Susan LaFlesche was the daughter of Omaha chief Joseph LaFlesche (Iron Eyes). She was born in 1865 on the Omaha reservation in Nebraska and attended school there until she was 14. She then attended the Elizabeth Institute for Young Ladies in New Jersey for three years, worked at the Mission School on the Omaha Reservation for two years, and then went to school in Virginia for two years. The Women's National Indian Association then provided financial aid for Susan to attend the Women's Medical College in Philadelphia. She graduated at the top of her class and became the first Native American woman physician.
Dr. LaFlesche returned to the Omaha Reservation and worked as the physician for the government school. Widespread cholera, dysentery, and influenza were some of the diseases Dr. LaFlesche had to treat on the reservation.
In 1894 Dr. LaFlesche married Henry Picotte. She left her job at the government school on the reservation and moved to Bancroft, Nebraska where she started a private practice treating Native and non-Native patients.
After her husband died in 1905, Dr. Picotte moved to the community of Walthill, which is near the middle of the Omaha reservation in Thurston County, Nebraska. She helped found the Thurston County Medical Association and became the county health officer and a member of the State Medical Association. She lobbied for better public health laws and worked to fight alcoholism on the Omaha reservation.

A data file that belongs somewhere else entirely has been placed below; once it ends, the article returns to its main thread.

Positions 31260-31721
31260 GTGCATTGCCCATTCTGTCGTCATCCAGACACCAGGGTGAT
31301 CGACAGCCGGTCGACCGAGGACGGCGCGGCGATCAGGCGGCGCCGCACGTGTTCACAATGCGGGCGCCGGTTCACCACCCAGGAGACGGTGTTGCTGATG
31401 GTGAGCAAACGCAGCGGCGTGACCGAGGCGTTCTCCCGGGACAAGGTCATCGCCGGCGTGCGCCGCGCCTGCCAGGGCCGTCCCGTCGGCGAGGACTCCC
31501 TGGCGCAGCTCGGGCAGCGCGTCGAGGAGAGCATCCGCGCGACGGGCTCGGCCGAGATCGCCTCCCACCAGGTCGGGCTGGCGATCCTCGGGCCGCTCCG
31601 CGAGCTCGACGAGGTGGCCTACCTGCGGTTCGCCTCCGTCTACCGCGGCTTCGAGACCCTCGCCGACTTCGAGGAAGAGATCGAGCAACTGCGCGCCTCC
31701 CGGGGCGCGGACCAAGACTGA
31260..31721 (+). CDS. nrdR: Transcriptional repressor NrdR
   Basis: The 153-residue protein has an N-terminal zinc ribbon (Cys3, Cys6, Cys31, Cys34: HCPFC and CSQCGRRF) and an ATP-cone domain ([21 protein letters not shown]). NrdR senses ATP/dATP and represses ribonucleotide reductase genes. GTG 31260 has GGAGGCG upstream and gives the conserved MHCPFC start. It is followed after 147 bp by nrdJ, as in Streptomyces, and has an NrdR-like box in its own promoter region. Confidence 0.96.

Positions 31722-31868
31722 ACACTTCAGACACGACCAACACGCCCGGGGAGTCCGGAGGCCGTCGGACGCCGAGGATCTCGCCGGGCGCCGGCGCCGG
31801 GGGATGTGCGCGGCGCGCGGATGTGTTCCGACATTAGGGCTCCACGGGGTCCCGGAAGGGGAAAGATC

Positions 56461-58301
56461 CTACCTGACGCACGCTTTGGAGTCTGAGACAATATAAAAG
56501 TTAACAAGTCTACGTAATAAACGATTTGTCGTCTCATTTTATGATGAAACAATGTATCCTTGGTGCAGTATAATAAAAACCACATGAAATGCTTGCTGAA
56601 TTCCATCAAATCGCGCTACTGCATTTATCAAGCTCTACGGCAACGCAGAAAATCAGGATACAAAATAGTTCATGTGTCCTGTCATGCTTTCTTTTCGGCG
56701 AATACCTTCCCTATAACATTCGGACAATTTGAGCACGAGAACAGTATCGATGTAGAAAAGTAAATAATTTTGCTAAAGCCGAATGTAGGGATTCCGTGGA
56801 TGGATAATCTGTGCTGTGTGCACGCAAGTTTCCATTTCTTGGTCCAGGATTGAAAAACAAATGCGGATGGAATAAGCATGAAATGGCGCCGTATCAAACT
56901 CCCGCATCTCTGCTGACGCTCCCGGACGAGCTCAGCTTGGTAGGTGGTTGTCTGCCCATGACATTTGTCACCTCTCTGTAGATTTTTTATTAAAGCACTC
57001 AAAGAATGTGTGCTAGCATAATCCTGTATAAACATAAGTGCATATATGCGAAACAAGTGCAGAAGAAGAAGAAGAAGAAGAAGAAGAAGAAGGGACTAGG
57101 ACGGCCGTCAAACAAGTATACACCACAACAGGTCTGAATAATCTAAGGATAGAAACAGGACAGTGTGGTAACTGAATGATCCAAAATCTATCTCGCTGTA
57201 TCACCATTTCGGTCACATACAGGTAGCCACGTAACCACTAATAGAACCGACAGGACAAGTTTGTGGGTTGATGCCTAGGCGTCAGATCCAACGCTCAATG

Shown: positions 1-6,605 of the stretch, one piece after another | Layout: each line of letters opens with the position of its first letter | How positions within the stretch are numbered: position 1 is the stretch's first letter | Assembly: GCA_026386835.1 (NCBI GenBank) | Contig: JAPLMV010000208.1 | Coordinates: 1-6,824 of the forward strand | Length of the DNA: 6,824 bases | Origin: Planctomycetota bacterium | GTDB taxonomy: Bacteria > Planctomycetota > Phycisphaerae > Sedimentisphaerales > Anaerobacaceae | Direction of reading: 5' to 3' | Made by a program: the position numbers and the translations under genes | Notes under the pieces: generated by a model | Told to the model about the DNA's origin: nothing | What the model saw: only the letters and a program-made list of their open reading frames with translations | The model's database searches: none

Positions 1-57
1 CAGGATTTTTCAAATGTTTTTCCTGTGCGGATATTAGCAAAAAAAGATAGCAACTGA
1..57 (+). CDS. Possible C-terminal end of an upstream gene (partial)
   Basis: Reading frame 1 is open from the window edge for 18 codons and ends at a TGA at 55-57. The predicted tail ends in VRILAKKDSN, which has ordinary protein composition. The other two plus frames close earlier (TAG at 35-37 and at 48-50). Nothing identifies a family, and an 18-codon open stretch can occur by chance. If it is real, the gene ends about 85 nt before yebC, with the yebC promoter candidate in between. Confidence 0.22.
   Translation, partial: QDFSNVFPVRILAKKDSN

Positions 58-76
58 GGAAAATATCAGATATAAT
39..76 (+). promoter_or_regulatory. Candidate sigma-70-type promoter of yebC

Dr. Picotte also went on the lecture circuit in the United States and Europe with her sister Suzette to inform the public about the problems faced by Indian people. She pointed out that the Omaha's economy was destroyed by the slaughter of the buffalo, and she believed this was the root of many of the Omaha's problems. She also campaigned against the trust system, in which tribal property was held in trust by the federal government, because she believed it was detrimental to Indian self determination.
In 1912 Dr. Picotte established a hospital in Walthill. The hospital was named in her honor after she died in 1915. The building now houses the Susan LaFlesche Picotte Center, which commemorates her life and work.
Other books about Dr. Susan LaFlesche Picotte :
(The Native History Association is an Amazon.com Associate, which means Amazon will pay us 4.5% of the price of the books listed if you buy after clicking the links above. This helps support our work. Thank you.)
More articles about Dr. Susan LaFlesche Picotte:
Dr. Susan LaFlesche Picotte - US National Institutes of Health